Friday, April 25, 2003

21st century superbug

I wrote this for publication on spiked on 24 April 2003.

Severe Acute Respiratory Syndrome (SARS) is the 'killer bug' that has now affected 3947 people in 27 countries. Of these, 229 have died. There is no cure or vaccine for the disease, which appears to spread by close contact with an infected person. Many of the early victims were hospital workers, and many cases require ventilation to survive: both of which factors put a strain on health services. Death rates from the disease seem to be rising, leading to suggestions that a more virulent form of the disease may have developed. People have been advised not to visit Hong Kong, mainland China or Toronto, Canada. Sales of face masks have risen in many of the countries affected.

The number of reported cases remains a tiny fraction of the populations of the countries affected. Even in Hong Kong, the most disproportionately affected area, the 1434 reported cases represent just 0.02 percent of the people living there. As a comparison, in the year 2000 there were 7578 cases of tuberculosis in Hong Kong. So while SARS in Hong Kong is a significant new strain on health services, it not out of proportion to other, existing infections.

There is even less reason for general alarm elsewhere in the world. Eighty-seven percent of all cases have been in mainland China and Hong Kong, and many cases in other countries have been among travellers who contracted the disease while in China and Hong Kong. There is panic over the apparent rise in the number of cases: but these are cumulative figures, not new cases. Of the 3947 cases reported, 1935 patients have already recovered. Moreover, there has been a big leap in cases reported simply because China is now providing more accurate figures. An examination of the level of new cases reported each day by the World Health Organisation (WHO) shows that the number has been surprisingly static throughout April.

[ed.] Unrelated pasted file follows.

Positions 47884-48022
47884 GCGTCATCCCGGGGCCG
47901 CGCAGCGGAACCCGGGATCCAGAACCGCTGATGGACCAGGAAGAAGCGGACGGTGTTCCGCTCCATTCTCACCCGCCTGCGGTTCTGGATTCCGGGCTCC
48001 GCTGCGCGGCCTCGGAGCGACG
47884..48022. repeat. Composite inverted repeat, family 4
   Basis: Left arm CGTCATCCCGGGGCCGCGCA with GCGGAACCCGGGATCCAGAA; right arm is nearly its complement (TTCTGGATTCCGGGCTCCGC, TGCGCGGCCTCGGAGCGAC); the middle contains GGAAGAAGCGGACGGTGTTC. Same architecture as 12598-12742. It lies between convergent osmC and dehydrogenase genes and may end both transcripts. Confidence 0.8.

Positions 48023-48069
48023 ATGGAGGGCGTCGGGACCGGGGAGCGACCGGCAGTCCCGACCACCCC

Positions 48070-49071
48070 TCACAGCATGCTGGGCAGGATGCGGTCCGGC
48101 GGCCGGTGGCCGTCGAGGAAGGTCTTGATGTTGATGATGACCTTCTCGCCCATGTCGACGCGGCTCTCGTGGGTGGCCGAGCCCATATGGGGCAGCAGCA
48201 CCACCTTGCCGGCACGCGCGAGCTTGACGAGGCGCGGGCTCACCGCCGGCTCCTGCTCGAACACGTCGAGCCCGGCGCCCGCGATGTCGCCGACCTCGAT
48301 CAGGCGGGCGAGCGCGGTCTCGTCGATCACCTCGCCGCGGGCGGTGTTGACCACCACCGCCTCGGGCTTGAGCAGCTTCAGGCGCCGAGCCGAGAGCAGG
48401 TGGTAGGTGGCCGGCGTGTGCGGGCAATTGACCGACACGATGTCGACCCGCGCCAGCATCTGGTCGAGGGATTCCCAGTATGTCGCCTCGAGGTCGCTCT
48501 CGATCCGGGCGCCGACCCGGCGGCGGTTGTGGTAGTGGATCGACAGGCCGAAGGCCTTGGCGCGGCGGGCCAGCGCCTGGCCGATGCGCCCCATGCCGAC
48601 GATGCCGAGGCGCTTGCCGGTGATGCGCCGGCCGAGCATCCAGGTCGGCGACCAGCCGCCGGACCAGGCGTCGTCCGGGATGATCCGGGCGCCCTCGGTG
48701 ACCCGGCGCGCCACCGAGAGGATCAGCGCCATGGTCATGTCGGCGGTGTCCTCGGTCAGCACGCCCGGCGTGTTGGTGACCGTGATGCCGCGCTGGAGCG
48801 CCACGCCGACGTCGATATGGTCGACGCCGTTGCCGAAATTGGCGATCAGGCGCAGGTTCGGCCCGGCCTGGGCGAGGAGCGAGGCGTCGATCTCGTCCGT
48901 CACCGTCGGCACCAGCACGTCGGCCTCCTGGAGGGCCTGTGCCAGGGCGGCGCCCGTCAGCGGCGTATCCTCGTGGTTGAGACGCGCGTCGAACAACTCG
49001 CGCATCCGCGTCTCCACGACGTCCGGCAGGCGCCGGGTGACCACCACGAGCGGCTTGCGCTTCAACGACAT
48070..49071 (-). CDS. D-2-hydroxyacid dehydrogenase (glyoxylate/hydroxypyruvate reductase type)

As for reports of an increasing death rate, or a 'virulent new strain', it is simply too early to come to any conclusions. For example, in contradiction to these gloomy suggestions, Taiwan has had 29 cases to date, but not a single death. It will be some time before the differences in outcomes can be explained.

What is clear is that SARS is a powerful demonstration of the ability of medical services to respond to novel disease. WHO is now convinced that the virus responsible has been identified, as have the likely modes of transmission. Treatment methods have been adapted to minimise the risk to hospital staff. While there is no cure, a reasonably successful form of care has been devised. The death rate appears to be quite low, although there is variation between countries. All this for a disease that was only identified as something new and important in February 2003.

SARS does, however, appear to have damaged economies. Travellers face quarantine procedures at airports, as do many private school children returning from the worst affected areas. Governments have taken draconian steps to deal with anyone who refuses to cooperate with containment measures. While the health risk of SARS appears largely under control, the consequences of the panic could run and run.

Don't panic

SARS: Hong Kong cases still falling

outstanding HK cases
SARS is more and more a mainland Chinese problem.

I've updated the Excel file with the latest WHO figures.

Thursday, April 24, 2003

SARS figures: 23 April 2003

I've updated the figures in the spreadsheet to include 23 April 2003. There were 341 new cases reported in the latest figures, with 22 extra deaths and 97 cases reported as recovered or discharged from hospital. The figures are again skewed by a big jump in mainland China figures. Are these new cases or catching up on inaccurate reports in the past?

To get a sense of where things are going, I've isolated the Hong Kong figures on the spreadsheet.

Here is the Excel file with all the data.

One billion could die! Worse than AIDS!

It hardly seems that way if Hong Kong is anything to go by:
Hong Kong SARS by onset
Outstanding cases are falling as more people are now recovering than being infected.

Wednesday, April 23, 2003

Square-eyes and big bones